18. I probably should give Ke$ha a little more credit in the weirdo sweepstakes, come to think of it. To paraphrase Christgau on a certain seventies icon, “she has a nice feeling for weirdos, herself included.”

  19. Top Ten list’s over there on the left side. I wouldn’t be surprised, though, if we’ve changed our collective minds by now on at least a few of those.

  20. Scott, “weird” and “invested in being left-field” aren’t the same thing. Alexandra Burke hardly seems like a weirdo or invested in much of anything (at least not on record; I never did see her in that talent show). But on her single she’s attempting “Single Ladies” for several bars and then half a minute later she’s on “Hooray! Hooray! It’s A Holi-Holiday,” though that description makes the song seem a lot better than it is. In contrast, “Boom Boom Pow” is actually pretty damn rigorous in its aesthetic. Of course, rigor can be its own strangeness, but it’s not this year’s strangeness.

    (But as you say, once the asparagus-butterscotch sundae becomes a pop hit, you come to expect that sort of thing.)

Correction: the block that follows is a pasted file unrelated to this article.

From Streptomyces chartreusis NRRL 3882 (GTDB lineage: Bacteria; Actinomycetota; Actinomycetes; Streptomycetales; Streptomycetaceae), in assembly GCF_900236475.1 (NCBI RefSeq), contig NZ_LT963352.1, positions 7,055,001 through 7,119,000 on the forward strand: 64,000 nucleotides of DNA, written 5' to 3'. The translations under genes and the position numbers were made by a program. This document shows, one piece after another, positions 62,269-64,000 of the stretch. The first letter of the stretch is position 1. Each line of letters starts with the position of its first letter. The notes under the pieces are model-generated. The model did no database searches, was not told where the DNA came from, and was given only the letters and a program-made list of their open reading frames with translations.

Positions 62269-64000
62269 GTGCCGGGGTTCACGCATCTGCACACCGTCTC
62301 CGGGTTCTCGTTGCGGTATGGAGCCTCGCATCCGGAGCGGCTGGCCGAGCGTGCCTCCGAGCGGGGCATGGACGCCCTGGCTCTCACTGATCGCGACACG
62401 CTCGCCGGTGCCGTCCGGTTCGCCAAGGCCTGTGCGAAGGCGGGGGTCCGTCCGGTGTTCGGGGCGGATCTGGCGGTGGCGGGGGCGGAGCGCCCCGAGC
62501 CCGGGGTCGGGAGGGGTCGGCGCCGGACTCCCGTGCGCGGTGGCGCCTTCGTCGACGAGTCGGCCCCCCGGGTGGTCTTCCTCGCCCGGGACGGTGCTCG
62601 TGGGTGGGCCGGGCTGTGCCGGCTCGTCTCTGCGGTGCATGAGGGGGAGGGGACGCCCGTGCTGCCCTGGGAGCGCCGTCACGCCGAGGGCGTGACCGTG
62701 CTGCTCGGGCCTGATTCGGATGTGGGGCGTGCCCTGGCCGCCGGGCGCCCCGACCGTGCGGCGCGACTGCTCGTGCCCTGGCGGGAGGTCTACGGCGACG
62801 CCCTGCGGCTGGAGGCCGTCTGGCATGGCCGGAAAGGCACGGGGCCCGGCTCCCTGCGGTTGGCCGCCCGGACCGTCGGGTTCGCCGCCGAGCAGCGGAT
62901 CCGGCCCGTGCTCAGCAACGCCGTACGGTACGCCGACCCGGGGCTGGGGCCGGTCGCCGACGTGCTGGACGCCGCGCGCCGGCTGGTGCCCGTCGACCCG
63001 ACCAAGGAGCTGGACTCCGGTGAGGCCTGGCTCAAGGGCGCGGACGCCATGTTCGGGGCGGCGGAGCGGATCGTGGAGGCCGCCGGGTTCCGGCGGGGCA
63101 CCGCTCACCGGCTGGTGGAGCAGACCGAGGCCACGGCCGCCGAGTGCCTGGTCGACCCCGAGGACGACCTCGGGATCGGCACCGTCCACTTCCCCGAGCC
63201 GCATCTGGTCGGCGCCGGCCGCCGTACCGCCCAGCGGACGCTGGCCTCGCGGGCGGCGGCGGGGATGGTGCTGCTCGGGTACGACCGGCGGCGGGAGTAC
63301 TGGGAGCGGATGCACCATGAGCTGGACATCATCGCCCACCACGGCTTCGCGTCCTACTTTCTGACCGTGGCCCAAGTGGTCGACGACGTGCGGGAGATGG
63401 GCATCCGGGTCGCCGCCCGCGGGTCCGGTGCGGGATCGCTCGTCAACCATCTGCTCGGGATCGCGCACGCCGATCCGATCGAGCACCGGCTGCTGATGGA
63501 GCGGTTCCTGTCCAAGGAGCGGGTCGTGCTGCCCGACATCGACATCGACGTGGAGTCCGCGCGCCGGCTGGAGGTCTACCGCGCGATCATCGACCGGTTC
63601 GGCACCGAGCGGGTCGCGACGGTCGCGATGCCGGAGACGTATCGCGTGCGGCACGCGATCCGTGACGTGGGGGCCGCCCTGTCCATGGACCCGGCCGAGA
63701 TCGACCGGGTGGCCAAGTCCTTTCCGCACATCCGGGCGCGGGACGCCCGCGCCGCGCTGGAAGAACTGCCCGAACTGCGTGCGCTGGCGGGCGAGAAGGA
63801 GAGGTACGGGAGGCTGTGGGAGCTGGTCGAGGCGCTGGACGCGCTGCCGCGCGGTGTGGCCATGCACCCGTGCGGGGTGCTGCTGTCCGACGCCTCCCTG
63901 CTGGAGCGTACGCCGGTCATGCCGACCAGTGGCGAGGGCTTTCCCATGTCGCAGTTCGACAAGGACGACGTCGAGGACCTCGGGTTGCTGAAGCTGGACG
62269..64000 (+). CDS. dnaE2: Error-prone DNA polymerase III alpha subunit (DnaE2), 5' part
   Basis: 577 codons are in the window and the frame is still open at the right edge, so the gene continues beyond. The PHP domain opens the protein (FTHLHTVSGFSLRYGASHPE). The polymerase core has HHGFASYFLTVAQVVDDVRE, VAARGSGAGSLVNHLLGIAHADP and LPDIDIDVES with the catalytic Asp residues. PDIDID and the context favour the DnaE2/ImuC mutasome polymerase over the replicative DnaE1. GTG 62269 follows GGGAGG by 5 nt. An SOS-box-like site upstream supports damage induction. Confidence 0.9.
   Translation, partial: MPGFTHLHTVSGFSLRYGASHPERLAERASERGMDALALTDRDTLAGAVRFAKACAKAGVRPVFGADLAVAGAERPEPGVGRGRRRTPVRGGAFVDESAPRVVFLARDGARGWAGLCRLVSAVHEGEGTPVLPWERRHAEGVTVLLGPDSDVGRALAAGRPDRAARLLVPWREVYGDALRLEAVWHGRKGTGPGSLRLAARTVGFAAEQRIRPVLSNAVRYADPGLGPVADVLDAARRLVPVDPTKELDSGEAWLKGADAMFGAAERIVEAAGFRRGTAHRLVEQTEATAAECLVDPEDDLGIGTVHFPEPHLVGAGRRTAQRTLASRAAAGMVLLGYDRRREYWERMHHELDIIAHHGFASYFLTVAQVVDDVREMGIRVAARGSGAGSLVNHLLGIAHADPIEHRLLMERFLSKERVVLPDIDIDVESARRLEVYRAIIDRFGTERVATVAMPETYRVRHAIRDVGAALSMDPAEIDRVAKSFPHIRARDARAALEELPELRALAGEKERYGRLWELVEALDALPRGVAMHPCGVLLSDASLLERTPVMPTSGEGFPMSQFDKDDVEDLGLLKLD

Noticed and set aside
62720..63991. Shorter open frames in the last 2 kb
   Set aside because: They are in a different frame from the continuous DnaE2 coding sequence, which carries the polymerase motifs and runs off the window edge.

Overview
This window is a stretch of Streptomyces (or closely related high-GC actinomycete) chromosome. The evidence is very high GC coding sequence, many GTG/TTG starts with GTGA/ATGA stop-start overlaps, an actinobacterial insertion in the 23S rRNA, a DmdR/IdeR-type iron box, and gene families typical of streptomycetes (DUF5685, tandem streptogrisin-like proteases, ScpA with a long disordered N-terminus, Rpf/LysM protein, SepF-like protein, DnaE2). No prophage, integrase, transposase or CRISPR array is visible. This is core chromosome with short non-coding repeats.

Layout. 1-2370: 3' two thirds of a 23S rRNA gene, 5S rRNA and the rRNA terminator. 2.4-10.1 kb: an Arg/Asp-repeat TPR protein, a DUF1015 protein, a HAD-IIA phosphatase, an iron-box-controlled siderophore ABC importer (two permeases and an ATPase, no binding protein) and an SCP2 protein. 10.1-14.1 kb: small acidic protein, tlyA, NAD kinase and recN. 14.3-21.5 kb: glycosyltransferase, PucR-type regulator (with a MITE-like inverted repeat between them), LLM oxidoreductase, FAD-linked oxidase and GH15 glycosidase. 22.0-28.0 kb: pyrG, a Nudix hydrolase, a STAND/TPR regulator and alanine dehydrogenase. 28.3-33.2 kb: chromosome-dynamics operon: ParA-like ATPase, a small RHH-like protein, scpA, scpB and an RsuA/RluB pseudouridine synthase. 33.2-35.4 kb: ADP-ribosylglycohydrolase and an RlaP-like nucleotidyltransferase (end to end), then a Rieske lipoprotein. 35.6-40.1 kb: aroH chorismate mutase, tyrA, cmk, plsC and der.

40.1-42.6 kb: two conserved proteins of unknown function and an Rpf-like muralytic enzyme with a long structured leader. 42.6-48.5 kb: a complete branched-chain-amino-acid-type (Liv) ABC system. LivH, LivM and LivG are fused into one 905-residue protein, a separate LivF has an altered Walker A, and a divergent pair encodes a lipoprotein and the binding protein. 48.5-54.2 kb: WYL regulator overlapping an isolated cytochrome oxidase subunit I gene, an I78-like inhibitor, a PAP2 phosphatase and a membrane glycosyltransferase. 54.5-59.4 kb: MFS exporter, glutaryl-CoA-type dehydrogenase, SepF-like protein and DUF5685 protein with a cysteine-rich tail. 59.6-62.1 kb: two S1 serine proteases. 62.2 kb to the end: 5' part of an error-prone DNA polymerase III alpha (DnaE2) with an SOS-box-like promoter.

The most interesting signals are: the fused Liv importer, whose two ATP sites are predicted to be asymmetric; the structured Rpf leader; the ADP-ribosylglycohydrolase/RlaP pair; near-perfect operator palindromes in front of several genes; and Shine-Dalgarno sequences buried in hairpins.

21. I guess I meant something more like “unpredictable,” or even “volatile.” Which doesn’t preclude weird OR boring, just that the kinds of boring (or weird) I’m hearing don’t seem to have a clear story to them or a connecting thread. Has more to do with not knowing exactly where this stuff is coming from or going than it consciously going for “left-field” or capital-W weirdness.

  22. Yeah, “invested in weird or left-field” is a bad way to put it (though you added the word “being” which I wouldn’t have put either!). I think what I meant — or which I mean now, since you’ve pointed this out — is something more like “imbued with weirdness.” I certainly don’t mean “attempting to BE weird,” though I can see how what I said comes out that way. I’d have to re-think the relative weirdness of “Boom Boom Pow” — I think I was thinking the “structure” was at odds with most pop music out there, but that’s probably not correct at all, it more just feels that way. I confess I’ve never even heard of Alexandra Burke until now, though, so she’s just not part of any pop context I’m currently familiar with. Though that sentence is now past tense…. I will investigate.

  23. [x-post btw]

  24. Gah… why did I put scare quotes around “structure”?

  25. I agree with everything the people who don’t like it said. A way better song that I was going to make a comparison to, only to realize they really have nothing in common, is Z-Ro’s ‘I Hate You Bitch,’ a Texas sing-rap classic. Do take a listen:


  26. That’s really apples and oranges.

  27. Like I said, nothing in common other than the same theme, expletive-containing hook. The one song’s sincere, the other’s a cheap gimmick, the one song’s depressing, the other’s “fun”…